Stacy Nick / KUNC

Estes Park's Stanley Hotel was the inspiration for Stephen King's novel The Shining, but it has long faced one key problem: The hedge maze that audiences saw in the iconic film version? It didn't exist.

Now, 35 years later, the hotel finally has that hedge maze. Sort of.

"It's a little smaller than I would have thought," remarked Earl South as he walked through the maze for the first time. "I think I had the expectation of like, BOOM! here's the maze, and not having to see the process of it growing in. So probably in a year or two it's going to be really spectacular."

The cost of getting into some national parks increases on Thursday.

The rates will go up despite the fact that visitation at parks is up, which means bigger crowds, congested traffic and busier visitor centers. But more people aren't translating into a big boost for park budgets. For example, visitation at Rocky Mountain National Park in Colorado is up 20 percent so far this year and Yosemite, Yellowstone and Zion are also seeing double-digit increases. The parks are also seeing the strain. About 100 parks are planning an entrance fee hike.

Imagine a city with hundreds of liquor stores but no bars to drink in. That's the situation for marijuana in Denver.

Pot is legal in Colorado, but the capital city has outlawed pot bars like those in Amsterdam, leaving the tourists who flock to Denver to get high with no legal place to do so. But the city is trying to find a solution.

On a recent Friday afternoon at LoDo Wellness Center, a recreational pot store downtown, budtender Delaney Mason is talking up a Parmesan-scented marijuana strain called Space Queen.

Bob Wick / Bureau of Land Management

A fund that helps preserve some of the nation’s most iconic natural areas is set to expire in 2015 if it’s not reauthorized by Congress.

The Land and Water Conservation Fund, which was created in 1965, uses royalties from offshore oil and gas development to build, maintain, and protect public access to outdoor recreation areas – from local community parks to the majestic Continental Divide Trail, which runs through Colorado.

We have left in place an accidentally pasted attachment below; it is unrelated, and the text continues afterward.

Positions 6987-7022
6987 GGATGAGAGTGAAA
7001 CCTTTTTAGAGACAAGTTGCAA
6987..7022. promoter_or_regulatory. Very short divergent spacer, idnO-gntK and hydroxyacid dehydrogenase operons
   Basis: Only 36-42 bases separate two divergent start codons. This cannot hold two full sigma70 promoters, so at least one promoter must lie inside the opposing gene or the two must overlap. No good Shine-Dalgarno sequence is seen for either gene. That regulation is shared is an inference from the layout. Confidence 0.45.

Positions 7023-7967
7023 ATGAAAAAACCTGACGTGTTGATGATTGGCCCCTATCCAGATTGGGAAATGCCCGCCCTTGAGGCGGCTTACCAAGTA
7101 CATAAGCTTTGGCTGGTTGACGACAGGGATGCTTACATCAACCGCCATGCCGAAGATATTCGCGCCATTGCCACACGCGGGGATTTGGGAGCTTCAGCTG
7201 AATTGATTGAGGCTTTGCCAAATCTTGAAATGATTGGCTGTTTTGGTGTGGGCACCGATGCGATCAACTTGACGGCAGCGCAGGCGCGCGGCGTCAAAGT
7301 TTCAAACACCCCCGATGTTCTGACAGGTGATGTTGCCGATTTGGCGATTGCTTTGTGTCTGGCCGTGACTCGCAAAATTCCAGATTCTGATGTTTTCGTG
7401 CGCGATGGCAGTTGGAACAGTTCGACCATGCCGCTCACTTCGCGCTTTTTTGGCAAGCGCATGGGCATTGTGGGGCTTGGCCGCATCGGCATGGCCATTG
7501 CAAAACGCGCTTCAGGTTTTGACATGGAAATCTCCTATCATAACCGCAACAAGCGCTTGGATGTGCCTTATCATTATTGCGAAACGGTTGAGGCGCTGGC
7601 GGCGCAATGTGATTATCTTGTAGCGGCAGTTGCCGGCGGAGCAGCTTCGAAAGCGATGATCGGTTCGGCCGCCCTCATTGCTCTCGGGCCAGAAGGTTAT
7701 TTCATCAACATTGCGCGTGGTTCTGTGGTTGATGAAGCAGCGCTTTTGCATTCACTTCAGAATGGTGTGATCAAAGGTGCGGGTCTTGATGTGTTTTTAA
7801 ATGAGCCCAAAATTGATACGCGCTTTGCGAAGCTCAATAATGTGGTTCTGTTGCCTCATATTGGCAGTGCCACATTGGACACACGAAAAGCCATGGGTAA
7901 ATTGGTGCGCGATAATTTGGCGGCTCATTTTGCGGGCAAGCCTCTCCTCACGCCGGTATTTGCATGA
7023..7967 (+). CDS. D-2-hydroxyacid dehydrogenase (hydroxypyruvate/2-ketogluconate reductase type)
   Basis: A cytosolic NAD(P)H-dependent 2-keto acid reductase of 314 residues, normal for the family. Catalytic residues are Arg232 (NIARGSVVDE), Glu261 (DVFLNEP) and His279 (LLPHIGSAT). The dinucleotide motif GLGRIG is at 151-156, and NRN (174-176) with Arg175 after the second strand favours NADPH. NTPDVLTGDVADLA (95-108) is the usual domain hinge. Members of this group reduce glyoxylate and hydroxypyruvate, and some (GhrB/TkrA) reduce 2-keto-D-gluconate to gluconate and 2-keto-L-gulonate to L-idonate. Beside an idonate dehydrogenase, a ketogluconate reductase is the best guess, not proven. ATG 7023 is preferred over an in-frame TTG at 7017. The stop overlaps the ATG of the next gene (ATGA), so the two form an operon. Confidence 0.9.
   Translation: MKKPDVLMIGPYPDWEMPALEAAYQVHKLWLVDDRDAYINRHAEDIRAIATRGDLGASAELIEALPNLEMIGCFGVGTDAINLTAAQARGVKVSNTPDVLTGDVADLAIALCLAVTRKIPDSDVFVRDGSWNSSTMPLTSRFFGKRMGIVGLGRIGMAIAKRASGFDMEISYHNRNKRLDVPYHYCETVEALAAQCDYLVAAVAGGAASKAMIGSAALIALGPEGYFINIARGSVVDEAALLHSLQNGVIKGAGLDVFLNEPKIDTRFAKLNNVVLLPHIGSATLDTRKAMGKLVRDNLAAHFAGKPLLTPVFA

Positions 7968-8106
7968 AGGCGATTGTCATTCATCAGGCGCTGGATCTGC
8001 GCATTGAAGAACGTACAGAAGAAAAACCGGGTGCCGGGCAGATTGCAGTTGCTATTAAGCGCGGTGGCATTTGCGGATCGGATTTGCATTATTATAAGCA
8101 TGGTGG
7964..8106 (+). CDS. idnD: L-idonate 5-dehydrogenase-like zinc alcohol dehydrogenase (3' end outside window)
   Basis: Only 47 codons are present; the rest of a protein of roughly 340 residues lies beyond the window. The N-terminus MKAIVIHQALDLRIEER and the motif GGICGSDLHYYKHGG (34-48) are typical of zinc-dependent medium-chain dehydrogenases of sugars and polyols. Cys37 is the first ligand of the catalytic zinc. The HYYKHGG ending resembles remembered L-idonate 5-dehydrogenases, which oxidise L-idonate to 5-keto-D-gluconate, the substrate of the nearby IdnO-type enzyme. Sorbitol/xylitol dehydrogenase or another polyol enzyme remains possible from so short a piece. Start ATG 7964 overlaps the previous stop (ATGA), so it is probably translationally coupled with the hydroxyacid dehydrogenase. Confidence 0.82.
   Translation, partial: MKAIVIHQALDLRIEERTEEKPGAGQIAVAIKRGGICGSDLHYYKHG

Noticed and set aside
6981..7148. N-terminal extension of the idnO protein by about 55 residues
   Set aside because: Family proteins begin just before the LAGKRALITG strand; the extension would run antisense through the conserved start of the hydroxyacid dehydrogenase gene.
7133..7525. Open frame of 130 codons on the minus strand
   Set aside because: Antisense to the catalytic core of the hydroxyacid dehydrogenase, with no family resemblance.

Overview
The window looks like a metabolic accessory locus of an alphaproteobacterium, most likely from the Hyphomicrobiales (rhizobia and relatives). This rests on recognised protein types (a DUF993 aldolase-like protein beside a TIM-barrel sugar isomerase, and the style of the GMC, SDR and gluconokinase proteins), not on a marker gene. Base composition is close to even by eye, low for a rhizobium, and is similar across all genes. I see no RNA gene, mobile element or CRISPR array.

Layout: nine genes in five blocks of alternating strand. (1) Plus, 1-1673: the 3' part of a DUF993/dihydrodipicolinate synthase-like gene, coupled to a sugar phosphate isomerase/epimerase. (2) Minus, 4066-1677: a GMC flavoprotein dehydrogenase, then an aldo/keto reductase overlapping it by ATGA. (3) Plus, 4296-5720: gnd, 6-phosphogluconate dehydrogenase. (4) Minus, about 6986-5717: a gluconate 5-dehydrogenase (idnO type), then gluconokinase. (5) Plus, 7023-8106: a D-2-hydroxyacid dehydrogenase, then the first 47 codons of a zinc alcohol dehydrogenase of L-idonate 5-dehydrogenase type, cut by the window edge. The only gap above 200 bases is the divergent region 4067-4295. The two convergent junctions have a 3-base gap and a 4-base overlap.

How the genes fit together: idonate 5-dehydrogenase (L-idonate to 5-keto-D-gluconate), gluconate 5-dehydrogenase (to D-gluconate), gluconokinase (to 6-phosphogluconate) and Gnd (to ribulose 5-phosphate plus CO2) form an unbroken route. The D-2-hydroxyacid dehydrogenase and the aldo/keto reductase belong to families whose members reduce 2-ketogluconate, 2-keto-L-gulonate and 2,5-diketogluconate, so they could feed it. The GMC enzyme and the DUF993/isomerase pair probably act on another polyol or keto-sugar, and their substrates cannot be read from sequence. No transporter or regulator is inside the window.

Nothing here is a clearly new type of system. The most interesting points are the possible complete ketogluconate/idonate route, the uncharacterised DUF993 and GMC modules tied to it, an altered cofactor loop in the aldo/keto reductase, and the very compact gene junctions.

Rocky Mountain National Park

Taking advantage of warm autumn weather and newly rebuilt roads, more than 3.4 million people spent time at Rocky Mountain National Park in 2014. That’s the highest number of annual visitors since 2000.

Park spokeswoman Kyle Patterson said pent-up demand following the September 2013 floods could be a factor.

Nathan Heffel / KUNC

Heading to the slopes of Vail or Beaver Creek? There are also a wealth of places outside the ski resorts that locals say you can’t miss. Here's five that highlight the diverse topographical and cultural makeup of the 1,692 square mile county.

daveynin / Creative Commons

For the first time since 2008, Rocky Mountain National Park is considering a bevy of fee increases on everything from camp sites to entrance fees.

Under the proposed changes, the weeklong entrance pass would change from $20 to $30. Park officials would introduce a day-use pass at the $20 level. The annual park pass would increase from $40 to $50. By 2017, the price for an annual pass would be $60.

Carrie Saldo / Arts District

Nearly 80 art cars, some rumbling loudly and one flicking flames aloft, cruised through Trinidad Saturday, transforming the quiet community into a sculpture gallery on wheels.

Take a look through the slideshow and you'll see vehicles from as far away as Boston participated in the second annual “ArtoCade," which was launched by resident Rodney Wood on behalf of the city's tourism board.

Jeffrey Beall / Flickr-Creative Commons

Only a select few are welcome in Whatever.

That's the message from the mountain town of Crested Butte, the site of a Bud Light-sponsored party Sept. 5-7. The party is open only to invitees, residents of Gunnison County, and a few select others -- so if you're not on that list, don't bother schlepping over the hill for the fun, Chief Marshal Tom Martin said.

Tripp Fay, Copper Mountain

Tourism is a multibillion dollar industry in Colorado. Mountain resort communities do a majority of their business during the winter months – but summer can be just as profitable. According to the Denver-based travel research firm Destimetrics, Colorado’s resorts are poised to have a banner 2014.